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As we begin to embrace the new normal following the last two years of government-mandated stay-at-home directives, office closures and increasing digital and flexible modes of working, we can reflect on the impact to well-established principles of tax laws. In a recent article published in the Australian Tax Review, we extend considerations of contemplative workers and home occupancy expense claims examined previously by Dale Boccabella and Kathrin Bain. We consider what happens to related tax principles if workplaces are forced to close and employees are sent home to work due to government mandates.

The basic case presented by Boccabella and Bain

In general, well-established principles of tax law establish that occupancy expense claims arise where there is both (i) necessity (in contrast to mere convenience) in using the home office and (ii) substantial, almost exclusive use of the space. Importantly, in their examination of precedent, Boccabella and Bain found that for contemplative workers, it was all but impossible to satisfy the first criterion.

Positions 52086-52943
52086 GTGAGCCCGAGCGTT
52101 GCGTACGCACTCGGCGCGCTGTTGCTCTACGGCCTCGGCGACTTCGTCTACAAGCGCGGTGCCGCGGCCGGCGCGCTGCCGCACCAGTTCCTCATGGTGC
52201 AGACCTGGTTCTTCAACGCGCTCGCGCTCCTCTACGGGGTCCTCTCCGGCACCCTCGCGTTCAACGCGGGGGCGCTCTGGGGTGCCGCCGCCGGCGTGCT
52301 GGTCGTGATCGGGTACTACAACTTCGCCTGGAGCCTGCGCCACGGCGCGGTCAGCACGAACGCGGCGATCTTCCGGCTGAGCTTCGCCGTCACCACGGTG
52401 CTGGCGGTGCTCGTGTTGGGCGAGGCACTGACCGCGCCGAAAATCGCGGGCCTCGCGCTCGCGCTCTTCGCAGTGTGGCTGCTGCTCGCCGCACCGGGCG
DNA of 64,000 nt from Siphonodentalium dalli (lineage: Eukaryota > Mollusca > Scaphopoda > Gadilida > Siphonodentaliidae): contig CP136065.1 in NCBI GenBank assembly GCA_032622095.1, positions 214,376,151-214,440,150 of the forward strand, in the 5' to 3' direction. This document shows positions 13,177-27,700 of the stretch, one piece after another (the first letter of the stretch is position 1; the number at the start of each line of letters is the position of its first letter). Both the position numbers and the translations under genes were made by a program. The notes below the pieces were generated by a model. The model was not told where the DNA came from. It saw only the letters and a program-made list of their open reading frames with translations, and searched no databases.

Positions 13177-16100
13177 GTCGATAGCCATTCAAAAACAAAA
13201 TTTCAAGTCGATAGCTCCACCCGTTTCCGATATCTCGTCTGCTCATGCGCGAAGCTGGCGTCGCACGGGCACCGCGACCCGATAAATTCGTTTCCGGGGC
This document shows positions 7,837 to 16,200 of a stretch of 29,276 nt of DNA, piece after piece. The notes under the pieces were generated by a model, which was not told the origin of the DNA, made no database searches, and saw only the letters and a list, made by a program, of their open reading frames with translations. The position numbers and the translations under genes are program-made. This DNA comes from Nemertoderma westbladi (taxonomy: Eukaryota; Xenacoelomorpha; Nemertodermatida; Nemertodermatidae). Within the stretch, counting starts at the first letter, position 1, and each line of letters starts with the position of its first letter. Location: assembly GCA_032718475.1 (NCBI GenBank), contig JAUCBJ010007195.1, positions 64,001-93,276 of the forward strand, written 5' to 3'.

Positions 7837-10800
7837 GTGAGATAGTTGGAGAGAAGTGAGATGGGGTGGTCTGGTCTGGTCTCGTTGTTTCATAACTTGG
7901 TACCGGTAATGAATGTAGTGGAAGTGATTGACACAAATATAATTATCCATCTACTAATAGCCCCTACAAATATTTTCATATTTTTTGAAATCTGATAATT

They describe contemplative workers as being those who require minimal equipment and space to complete their work or business activities. As such, they can work essentially anywhere, including within the home, cafes, or other public locations. It was concluded, therefore, that any use of the home office would necessarily be mere convenience and this category of worker will generally be unable to claim occupancy expenses under section 8-1 of the Income Tax Assessment Act 1997 (ITAA97).

The ‘messiness’ of precedent

We consider that the COVID-19 environment may enable circumstances where this premise no longer holds. In doing so, we consider the analogy presented by Justice Michael Kirby of describing the common law as an ‘unruly garden’ and whether the conditions during the height of the COVID-19 pandemic revealed: